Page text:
two people have a friendly conversation

An Open Conversation on Hep C

Sometimes all it takes is sharing openly. A few weeks ago, I went out for dinner with a newer friend of mine, and we started to chat about our past. It eventually got to the question of “what first got you so interested in health,” and I knew the time had come.

While I filled her in on my history of interest in wellness and, ultimately, why (i.e., having my body deteriorate from hep C), I could see the confusion in her eyes. She started to ask more about hep C but stopped, and then started again with a halt in her speech.

“But how did you get it? Isn’t it shared through, like, you know …” and that’s when I calmly interjected.

“Hep C can be transferred in a lot of ways. Unfortunately, the media has only ever covered the not-as-great side of the story.”

Hep C stigma

I went on to explain that being diagnosed and living with hep C can happen to truly anyone and that the stigmas surrounding it are dated. We continued to chat about it for a little while longer, and it got me thinking about these types of conversations.

How often do we hide this part of our story, this part of ourselves, because of fear of judgment?

Part of my journey with Hep C and recovery has been pushing myself to share openly because of that very question. I don’t want to dim my light and live in fear of what others might think.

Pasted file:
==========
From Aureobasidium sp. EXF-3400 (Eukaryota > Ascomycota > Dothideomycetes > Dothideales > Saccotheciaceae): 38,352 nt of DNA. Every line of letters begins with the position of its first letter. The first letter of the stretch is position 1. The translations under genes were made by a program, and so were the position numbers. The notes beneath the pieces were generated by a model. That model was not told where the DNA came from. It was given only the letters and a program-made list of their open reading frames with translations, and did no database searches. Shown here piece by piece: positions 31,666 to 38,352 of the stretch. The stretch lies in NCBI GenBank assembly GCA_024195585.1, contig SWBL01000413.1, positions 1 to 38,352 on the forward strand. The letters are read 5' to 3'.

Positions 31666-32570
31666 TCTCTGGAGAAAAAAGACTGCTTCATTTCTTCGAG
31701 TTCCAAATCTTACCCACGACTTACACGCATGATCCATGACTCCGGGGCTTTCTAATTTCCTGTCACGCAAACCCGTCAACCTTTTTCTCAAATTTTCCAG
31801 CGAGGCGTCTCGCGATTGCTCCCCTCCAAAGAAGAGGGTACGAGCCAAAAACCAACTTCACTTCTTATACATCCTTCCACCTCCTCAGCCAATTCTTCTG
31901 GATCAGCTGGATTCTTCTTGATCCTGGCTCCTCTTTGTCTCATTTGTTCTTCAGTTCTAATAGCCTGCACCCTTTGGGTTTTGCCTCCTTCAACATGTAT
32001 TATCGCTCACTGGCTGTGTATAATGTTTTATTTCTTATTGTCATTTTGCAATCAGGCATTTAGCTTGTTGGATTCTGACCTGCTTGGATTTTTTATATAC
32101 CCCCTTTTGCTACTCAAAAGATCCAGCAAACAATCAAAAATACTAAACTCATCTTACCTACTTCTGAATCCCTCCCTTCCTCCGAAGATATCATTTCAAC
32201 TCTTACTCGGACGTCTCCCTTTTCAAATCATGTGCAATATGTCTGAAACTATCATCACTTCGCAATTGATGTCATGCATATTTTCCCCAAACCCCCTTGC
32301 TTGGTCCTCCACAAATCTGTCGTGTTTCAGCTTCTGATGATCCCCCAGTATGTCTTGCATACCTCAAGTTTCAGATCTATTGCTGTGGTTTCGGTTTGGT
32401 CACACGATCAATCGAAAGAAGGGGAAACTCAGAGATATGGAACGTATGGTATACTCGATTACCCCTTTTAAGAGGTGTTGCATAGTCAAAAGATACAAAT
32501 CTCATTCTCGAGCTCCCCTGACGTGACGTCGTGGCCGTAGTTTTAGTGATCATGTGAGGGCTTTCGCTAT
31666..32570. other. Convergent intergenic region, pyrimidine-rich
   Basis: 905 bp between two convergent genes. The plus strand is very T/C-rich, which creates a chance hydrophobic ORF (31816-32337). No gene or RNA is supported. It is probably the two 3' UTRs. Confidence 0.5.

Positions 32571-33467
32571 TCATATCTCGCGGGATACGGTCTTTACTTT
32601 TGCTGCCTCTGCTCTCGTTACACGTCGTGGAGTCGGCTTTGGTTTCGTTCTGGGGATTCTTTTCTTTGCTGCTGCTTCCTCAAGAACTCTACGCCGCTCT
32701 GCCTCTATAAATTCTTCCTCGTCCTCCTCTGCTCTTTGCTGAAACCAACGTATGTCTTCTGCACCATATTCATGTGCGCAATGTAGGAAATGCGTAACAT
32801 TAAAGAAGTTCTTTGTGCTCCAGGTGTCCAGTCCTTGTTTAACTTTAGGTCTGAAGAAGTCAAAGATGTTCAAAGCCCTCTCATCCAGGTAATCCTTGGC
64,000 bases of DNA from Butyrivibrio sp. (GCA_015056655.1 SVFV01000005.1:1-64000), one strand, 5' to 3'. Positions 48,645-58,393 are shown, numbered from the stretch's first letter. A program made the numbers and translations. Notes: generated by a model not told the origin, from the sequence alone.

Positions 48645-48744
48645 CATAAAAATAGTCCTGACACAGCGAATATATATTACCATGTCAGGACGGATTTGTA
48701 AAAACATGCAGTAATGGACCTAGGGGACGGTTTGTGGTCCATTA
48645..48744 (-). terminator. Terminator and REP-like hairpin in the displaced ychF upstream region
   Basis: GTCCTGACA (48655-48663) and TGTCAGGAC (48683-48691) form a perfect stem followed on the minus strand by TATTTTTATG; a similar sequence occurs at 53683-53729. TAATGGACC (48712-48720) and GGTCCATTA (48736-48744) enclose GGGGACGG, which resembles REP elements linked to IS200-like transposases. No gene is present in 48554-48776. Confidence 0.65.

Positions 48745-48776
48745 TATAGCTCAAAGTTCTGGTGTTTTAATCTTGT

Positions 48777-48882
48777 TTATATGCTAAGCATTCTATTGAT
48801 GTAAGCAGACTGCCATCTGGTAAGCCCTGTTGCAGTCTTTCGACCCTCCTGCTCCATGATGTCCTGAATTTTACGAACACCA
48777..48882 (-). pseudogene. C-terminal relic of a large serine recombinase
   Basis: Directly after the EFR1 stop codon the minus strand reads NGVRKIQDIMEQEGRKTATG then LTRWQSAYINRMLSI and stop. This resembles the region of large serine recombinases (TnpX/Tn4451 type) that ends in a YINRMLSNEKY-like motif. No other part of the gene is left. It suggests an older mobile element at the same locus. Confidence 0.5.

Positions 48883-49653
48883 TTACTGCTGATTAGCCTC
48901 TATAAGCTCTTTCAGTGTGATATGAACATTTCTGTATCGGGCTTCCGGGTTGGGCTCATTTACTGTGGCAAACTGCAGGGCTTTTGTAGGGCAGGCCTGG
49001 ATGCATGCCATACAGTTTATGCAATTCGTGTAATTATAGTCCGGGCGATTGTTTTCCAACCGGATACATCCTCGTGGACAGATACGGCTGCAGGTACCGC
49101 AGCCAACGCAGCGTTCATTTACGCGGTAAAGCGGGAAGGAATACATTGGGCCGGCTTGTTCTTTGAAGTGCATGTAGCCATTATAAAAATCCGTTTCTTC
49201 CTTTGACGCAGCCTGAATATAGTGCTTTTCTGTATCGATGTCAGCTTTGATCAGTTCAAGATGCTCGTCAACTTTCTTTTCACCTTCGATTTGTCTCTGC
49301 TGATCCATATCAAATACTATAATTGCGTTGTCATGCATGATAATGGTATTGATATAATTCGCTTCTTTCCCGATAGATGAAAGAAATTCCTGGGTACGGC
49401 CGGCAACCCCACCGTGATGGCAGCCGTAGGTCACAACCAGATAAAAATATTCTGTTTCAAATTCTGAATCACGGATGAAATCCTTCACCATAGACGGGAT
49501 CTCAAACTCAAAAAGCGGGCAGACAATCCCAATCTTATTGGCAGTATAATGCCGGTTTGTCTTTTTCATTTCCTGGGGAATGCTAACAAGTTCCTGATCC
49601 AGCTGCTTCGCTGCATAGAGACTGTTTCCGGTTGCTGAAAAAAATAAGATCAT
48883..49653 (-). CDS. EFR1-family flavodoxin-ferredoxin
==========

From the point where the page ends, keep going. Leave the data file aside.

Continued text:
Granted, it’s not always easy, but the more we can talk about it, the more we can educate others in our lives and the more free we become. Our health does not have to be our identity, but it is an important part of our evolution as humans and our life story.

The fear of being judged by others

So, how can we stop hiding from the possibility of judgment and instead start accepting ourselves? Regardless of what others think?

I think it starts first with looking within and accepting ourselves if we have an unwavering appreciation, love, and acceptance of ourselves.

No one else can take that from us. Once we’re firm in our worth and self, it becomes much easier to stand up, show up, and own our truth.

Therapy, journaling, meditation, and open conversations are all great ways to look within and work on this inner peace. From there, we’re set and ready to live our life separate from this fear of judgment.

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This article represents the opinions, thoughts, and experiences of the author; none of this content has been paid for by any advertiser. The team does not recommend or endorse any products or treatments discussed herein. Learn more about how we maintain editorial integrity here.

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